Reffing Futsal (Part 3): How and why the two-referee system works for futsal

By Randy Vogt

My last articles were an introduction to refereeing futsal and the taking of kicks from the second penalty mark plus all other restarts. Today, let’s move on to the positioning of referees in futsal.

Futsal uses the two-referee system, which is still a mainstay of many high school leagues even though it’s so inadequate. Yet in futsal, the two-ref system works fine. Why the difference? In outdoor soccer, two refs are watching 22 players on a large field while in futsal, two refs are watching 10 players on a much smaller field.

The two refs are on different touchlines. The positioning of futsal refs is similar to that of assistant refs in outdoor soccer as they are parallel to the second-to-last defender. ARs are exactly parallel to properly judge offside but since there is no offside rule in futsal, each ref need not be exactly parallel to the second-to-last defender and this is simply a rough guide to follow. Should there be a play in the penalty area, the lead ref is on or by the goal line, in part to properly judge if the ball crossed the goal line.

The only restarts that require the referees to switch positions (from lead to trail ref and vice versa) are kick-ins and corner kicks. This is very important as the majority of referee sprints in futsal are caused by these restarts.

Corner kick:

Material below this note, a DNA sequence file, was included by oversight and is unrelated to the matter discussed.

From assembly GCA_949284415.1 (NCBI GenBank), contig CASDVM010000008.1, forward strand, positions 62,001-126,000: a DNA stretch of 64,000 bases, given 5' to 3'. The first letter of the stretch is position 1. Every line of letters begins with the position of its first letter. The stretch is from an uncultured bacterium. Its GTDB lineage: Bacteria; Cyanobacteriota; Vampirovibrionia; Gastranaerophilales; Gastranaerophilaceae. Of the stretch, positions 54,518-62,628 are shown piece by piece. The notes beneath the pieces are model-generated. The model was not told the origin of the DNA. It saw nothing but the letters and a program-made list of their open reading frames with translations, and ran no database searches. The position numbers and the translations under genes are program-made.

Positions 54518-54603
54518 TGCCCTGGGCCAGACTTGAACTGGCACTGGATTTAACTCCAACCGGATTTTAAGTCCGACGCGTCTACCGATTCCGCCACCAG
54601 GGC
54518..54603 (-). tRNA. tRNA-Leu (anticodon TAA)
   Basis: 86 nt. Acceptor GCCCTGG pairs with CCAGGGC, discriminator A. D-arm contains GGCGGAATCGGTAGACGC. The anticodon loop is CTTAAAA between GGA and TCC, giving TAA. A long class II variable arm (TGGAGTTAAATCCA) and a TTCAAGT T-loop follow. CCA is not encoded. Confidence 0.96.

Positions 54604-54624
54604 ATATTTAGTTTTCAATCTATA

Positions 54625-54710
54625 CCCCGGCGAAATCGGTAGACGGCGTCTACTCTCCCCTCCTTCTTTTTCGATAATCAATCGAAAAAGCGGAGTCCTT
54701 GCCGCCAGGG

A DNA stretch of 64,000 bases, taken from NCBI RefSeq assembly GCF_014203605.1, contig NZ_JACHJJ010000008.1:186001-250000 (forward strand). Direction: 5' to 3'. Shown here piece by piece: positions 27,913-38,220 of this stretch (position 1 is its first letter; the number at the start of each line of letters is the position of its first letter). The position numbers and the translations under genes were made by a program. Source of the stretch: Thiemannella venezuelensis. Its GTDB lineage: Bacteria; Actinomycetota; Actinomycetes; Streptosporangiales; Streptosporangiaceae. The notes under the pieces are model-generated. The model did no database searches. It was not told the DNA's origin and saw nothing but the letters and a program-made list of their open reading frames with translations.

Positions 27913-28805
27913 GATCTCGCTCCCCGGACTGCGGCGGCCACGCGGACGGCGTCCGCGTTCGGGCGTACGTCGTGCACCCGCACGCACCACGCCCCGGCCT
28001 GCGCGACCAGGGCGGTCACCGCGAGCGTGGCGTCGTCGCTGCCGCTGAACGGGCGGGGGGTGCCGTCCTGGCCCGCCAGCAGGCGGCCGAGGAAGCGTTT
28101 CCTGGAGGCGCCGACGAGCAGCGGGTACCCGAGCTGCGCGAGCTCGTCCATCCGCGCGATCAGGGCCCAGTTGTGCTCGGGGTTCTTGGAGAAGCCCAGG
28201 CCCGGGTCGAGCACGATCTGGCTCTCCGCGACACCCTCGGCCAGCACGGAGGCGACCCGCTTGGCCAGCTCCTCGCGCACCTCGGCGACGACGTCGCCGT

On corner kicks, the ref on the side that the corner kick is taken becomes the trail ref and he or she moves back toward the bench in that half of the field while the other ref becomes the lead ref. Certainly, the ref on the side that the corner kick is taken might have been the trail ref as the ball hit off a defender and went over the goal line so the refs need not adopt a new position in that scenario.


On kick-ins, the ref on the same touchline as the kick-in is the trail ref and moves behind the ball. The other ref is the lead ref. So depending on their positioning when the ball went over the touchline, both refs could sprint to entirely different positions before the kick-in is taken.

With all this sprinting, refs need to be aware of their responsibilities outside positioning. The ref on the same touchline as the corner kick or kick-in makes sure that it’s taken properly and defenders are at least five meters from the restart. The ref on the other side watches for off-the-ball fouls, particularly those involving the goalkeeper in front of the goal.

Free kick:

I was refereeing a boys U-13 championship game and had learned in a previous game that No. 13 white often fouled players as restarts were taken and before the ball came to him as he did not expect to get caught. The white team had five fouls in a close game at the end of the second half. In a kick-in by the opposing team’s goal, No. 13 white pushed a defender as the ball approached so I blew the whistle for white’s sixth foul of the half. The opposing team’s goal off a direct kick from the second penalty mark wound up being the winning goal. The white team might not have been too happy but it was the correct call.

In my final article on refereeing futsal, I’ll write about the challenges facing refs and which futsal rules youth soccer should modify for player development and keeping games on schedule.

Reffing Futsal (Part 1): Calling and counting fouls

Reffing Futsal (Part 2): Getting restarts right and goalkeeper limitations

Downloadable Futsal Rulebook

(Randy Vogt has officiated over 9,000 games during the past three decades, from professional matches in front of thousands to 6-year-olds being cheered on by very enthusiastic parents. In Preventive Officiating, he shares his wisdom gleaned from thousands of games and hundreds of clinics to help referees not only survive but thrive on the soccer field. You can visit the book’s website at

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